The women won their case and things began to change, but in 1968 a Newsweek endorsement gave the subject cultural omnipotence and an indictment was potentially the kiss of death for anyone with a public profile. The magazine had that kind of virtually unchecked power and influence. So a critic’s opinion, for good or bad, had the force of a cultural tsunami.
Frank Sinatra commissioned an entire album of McKuen songs…
The Zimmerman article seriously wounded McKuen but didn’t quite bury him, as it might have done to a lesser talent. By that time he already had momentum and money and contacts. His books became best-sellers, his records charted at the top, his concerts sold out and his friends supported him.
Frank Sinatra, no stranger to media attacks himself, commissioned an entire album of McKuen songs, which, the poet and songwriter said in a 1980s’ interview, helped him immensely. But, mainly because of that single vicious review with its mean-spirited headline that became the poster lead for lazy journalists everywhere, McKuen was forced to defend his work to the mainstream media until the end of his days. To his credit however, it did not make him cynical, as video of his later concerts and interviews show, right up until his death.
Both men were screenwriters.
Rod McKuen was thirty-five-years-old when the Newsweek article was written. Paul D. Zimmerman was thirty. Both men were screenwriters. Make what you will of that.
It is a fatuous exercise to attempt to second-guess the specific reasons for any journalistic hatchet job. They existed in 1968 and they continue to take place in media today. The practice is one of the great failings of journalism writ large and can probably be attributed in good part to human nature—with its abundant share of crab mentality —being essentially unchanged at the core. It is one thing to bear down heavily on people in politics who form governments and thus exert power over other people’s lives, but attacking someone like a writer or an artist because they have become wealthy and popular seems among the pettiest forms of human malevolence and sadism.
McKuen’s career trajectory very much coincided with that of Leonard Cohen.
It was encouraging to read the coverage of Rod McKuen’s life in The New York Times’ obituary of his passing. It was reasonably well-balanced, but showed that the vicissitudes of life as well as timing play a large part in determining one’s cultural legacy. Although their early backgrounds were different, McKuen’s career trajectory very much coincided with that of Leonard Cohen.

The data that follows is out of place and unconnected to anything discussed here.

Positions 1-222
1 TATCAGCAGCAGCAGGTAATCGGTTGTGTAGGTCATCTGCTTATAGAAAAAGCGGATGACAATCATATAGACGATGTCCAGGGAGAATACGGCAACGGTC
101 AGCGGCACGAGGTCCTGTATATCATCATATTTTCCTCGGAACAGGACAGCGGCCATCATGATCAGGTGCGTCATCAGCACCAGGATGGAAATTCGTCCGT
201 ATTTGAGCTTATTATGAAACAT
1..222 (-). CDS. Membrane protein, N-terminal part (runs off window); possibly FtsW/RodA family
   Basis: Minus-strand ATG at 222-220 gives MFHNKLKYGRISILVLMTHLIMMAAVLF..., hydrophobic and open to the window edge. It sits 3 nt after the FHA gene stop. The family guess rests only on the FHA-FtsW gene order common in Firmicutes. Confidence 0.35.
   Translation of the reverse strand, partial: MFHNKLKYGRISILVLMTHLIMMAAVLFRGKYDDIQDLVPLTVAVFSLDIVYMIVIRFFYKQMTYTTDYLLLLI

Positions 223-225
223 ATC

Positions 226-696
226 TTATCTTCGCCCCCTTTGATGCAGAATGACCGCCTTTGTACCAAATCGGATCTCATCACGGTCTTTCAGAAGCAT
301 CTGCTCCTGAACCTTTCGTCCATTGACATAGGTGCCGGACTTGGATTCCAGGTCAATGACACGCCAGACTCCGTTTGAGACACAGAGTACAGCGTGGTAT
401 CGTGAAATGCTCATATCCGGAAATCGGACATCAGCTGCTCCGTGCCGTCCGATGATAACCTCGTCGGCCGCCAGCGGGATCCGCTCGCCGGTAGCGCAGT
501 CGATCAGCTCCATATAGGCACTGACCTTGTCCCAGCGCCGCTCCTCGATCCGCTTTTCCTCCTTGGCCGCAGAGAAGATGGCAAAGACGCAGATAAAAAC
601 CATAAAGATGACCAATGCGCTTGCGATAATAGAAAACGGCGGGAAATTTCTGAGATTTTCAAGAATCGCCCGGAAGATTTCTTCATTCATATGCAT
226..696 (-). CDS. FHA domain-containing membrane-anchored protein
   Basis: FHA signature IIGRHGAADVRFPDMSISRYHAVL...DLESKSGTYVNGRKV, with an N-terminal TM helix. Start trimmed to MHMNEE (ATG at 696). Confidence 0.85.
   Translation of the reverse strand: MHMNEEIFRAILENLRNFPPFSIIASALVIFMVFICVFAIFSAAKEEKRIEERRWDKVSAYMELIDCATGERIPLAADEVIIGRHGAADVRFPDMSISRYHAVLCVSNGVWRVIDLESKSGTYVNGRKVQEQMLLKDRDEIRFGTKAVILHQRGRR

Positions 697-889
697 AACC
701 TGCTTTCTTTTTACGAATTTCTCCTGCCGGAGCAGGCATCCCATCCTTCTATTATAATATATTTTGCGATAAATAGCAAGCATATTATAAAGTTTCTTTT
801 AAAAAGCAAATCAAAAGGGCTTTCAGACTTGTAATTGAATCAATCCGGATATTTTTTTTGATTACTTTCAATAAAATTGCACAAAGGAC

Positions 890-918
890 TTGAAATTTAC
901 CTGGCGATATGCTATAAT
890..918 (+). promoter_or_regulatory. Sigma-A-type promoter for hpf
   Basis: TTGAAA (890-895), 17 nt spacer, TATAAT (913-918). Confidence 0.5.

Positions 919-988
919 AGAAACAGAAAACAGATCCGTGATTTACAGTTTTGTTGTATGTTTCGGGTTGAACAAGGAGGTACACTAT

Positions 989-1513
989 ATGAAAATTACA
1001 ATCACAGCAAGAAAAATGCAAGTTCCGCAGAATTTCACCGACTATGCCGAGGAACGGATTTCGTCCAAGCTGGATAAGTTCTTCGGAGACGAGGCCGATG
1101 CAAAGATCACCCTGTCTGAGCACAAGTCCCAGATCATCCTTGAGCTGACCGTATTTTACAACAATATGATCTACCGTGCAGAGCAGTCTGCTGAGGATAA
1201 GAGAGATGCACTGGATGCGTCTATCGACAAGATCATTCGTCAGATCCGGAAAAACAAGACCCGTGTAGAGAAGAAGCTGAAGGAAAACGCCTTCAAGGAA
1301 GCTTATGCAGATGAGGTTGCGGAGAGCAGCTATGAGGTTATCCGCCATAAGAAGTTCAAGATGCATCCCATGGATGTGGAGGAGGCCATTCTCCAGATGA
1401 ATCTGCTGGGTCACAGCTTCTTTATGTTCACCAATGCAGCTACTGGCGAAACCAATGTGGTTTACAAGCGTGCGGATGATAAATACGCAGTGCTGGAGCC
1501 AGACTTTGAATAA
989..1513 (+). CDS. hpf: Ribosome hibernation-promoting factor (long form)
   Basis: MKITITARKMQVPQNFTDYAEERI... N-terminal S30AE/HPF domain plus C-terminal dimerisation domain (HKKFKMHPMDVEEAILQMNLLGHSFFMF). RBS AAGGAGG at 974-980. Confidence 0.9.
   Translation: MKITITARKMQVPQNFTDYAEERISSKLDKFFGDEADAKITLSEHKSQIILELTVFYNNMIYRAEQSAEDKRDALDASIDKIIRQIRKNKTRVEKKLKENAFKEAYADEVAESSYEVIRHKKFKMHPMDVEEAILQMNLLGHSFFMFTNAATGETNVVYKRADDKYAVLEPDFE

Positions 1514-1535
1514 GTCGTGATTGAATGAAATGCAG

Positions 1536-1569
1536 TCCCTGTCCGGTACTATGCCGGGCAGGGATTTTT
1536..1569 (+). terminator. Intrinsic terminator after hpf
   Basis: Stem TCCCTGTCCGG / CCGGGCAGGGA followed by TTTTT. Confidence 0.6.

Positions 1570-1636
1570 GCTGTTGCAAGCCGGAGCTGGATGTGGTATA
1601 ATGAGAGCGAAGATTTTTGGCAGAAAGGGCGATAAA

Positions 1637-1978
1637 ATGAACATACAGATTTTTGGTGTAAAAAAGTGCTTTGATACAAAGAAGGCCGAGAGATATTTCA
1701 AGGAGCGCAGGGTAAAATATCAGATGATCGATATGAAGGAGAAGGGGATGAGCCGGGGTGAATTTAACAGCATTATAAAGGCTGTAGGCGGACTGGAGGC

Both men were poets and songwriters, were close to the same age, and their work was commercially successful between 1965 and 1980. Although perhaps not attacked with the force of a Newsweek article, critical response to Leonard Cohn’s poetry was also supposedly in decline, as claimed by academic Stephen Scobie, presumably for similar reasons as McKuen’s, their success as a songwriters.
McKuen retired from public life in 1981, wealthy and at the top of his game…
McKuen essentially retired from public life in 1981, wealthy and at the top of his game, citing burnout as the reason. He gave a birthday concert at Carnegie Hall or the Lincoln Center each year for a time, and continued to write and publish songs and books, but otherwise remained low-key.
Leonard Cohen, on the other hand, was thrust squarely into the public eye in 2005 at age seventy-one when his financial circumstances suddenly became dire. He sued his manager for misappropriating more than $5 million from his retirement fund, but was unable to collect. He subsequently went back on the road and completed two world tours, the first one running from 2008 to 2010 and the second in 2012-13, which began when he was seventy-eight years old. That exposure made him an international star.
In his lifetime, Rod McKuen’s songs and poetry brought love, joy and hope to millions of people…
In his lifetime, Rod McKuen’s songs and poetry brought love, joy and hope to millions of people around the world. It would be a fine thing to believe that his substantial body of creative work will also be taken up, closely examined and fairly judged by future generations. REG